What Would You Say to Yourself?

Home / Bottom Line / What Would You Say to Yourself?
BL-Pencil-Cutout-Transparent-960x470-txt

September 2014

Impossible as it seems, I have been out of high school for more than fifty years. My wife is now approaching the same “impossibility.” For those of you less ancient, you have nevertheless probably had similar “looking back” experiences and pondered the reality that in those bygone years, you—in many ways—had “no clue,” as we say today. So what would you say to your younger self if you could? What advice of wisdom has time given to you over the ensuing years?

Asking these kind of questions raises some critically important questions. It also takes a strong measure of courage if you are seriously asking such profound questions. Indeed, what has life really taught you as you have passed through it? Are you a learner or just an observer? Are you living to learn or just going through life accumulating experiences without sorting through them deeply enough to come to conclusions about truth and course changes you might have made? Yes, I know we can’t change the past, but if you could go back with wisdom, would you?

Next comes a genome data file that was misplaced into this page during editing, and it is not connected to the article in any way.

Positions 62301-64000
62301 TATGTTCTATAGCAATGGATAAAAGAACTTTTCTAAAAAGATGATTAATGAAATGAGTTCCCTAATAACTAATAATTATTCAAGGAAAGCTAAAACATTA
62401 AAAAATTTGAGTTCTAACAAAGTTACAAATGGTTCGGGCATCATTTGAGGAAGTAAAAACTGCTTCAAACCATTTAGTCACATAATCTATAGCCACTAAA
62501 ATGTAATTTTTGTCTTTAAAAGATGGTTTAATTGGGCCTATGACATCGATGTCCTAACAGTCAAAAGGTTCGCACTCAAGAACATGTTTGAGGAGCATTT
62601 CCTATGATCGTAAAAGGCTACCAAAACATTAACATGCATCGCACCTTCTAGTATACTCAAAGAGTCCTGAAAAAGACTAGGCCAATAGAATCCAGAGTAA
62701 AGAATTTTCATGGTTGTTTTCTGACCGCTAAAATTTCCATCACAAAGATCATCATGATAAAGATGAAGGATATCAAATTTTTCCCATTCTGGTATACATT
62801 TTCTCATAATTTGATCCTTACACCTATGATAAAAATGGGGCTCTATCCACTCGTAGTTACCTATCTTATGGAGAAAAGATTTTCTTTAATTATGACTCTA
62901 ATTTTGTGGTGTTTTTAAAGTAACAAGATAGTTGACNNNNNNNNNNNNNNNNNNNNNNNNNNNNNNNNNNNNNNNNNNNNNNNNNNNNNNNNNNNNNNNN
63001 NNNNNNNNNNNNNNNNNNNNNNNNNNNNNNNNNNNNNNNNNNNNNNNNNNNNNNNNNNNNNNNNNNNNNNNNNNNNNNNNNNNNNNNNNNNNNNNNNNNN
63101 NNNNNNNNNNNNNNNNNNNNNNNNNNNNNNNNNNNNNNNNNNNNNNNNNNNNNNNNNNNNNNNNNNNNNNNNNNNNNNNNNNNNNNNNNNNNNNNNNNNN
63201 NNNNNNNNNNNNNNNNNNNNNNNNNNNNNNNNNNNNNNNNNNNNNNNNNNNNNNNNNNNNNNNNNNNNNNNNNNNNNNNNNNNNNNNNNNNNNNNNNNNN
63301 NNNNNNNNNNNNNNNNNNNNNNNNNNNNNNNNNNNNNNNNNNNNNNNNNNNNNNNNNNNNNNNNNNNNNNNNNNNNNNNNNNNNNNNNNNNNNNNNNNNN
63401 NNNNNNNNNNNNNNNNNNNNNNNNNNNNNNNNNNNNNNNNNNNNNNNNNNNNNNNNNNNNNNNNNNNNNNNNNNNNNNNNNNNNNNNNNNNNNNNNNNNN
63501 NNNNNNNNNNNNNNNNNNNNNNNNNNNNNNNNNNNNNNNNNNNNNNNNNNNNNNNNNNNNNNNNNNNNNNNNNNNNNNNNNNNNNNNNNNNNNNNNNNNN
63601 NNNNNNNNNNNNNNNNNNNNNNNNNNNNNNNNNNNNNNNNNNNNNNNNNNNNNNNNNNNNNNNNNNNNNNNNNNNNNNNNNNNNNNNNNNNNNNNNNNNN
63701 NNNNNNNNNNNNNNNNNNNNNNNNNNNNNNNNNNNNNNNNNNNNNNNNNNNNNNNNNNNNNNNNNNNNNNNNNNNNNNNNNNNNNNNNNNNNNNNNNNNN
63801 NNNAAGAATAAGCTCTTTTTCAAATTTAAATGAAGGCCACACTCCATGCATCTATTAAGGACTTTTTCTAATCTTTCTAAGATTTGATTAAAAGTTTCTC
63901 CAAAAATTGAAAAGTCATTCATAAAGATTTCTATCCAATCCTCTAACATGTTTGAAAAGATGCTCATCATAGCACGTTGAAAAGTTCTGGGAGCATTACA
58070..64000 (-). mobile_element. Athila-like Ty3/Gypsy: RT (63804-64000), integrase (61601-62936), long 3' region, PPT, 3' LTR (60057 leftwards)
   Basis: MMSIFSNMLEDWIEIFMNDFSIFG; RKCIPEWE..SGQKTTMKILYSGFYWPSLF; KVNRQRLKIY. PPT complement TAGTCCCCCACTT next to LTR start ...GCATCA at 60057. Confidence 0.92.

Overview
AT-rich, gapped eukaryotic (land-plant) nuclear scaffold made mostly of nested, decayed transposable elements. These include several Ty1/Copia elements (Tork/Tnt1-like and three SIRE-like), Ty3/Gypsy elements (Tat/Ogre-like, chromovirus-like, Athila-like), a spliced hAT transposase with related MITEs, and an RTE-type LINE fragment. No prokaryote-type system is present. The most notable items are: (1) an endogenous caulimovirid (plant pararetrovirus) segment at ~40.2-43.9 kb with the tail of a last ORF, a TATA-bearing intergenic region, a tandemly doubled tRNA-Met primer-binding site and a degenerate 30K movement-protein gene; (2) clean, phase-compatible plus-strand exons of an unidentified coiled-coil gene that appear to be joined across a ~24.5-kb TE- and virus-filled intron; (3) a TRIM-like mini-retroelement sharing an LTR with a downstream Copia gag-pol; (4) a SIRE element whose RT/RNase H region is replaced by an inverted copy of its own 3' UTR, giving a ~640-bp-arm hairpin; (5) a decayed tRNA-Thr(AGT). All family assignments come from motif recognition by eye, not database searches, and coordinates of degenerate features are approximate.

For those of us who believe in cumulative knowledge, these kinds of questions are very real and not just philosophical mind games. What we are talking about here is how to make informed decisions and apply true knowledge acquired by real life choices which we make available to both ourselves and others we genuinely care about. Life with depth and value is an art form driven by a desire to produce depth and value for others. In biblical terms, it is the vertical love of God and from God, horizontally applied to others through us which is only possible if we are living to learn and, therefore, learning how to live.

The pain of seeing others grow old or “beat up by life” is sometimes overwhelming to me. To live without learning—and by “learning” I mean permanently changing values, perspectives, and behavior—is a tragedy to me. Painful as that may be, I suspect vast numbers of people live that way, never having been taught the alternative path I am attempting to describe. I believe true Christianity is exactly this path.

I know hindsight is 20/20, but that being said, what would you say to your younger self if you could? I don’t know about you, but these questions stir me on very deep levels. I cannot change the past, but if I don’t truly learn from it my future is unnecessarily damaged and my influence on others equally diminished. And that is… THE BOTTOM LINE.

Sign up Today!

Sign up to receive Dennis Peacocke's Monthly commentary "The Bottom Line"

Sign Up Now

Follow us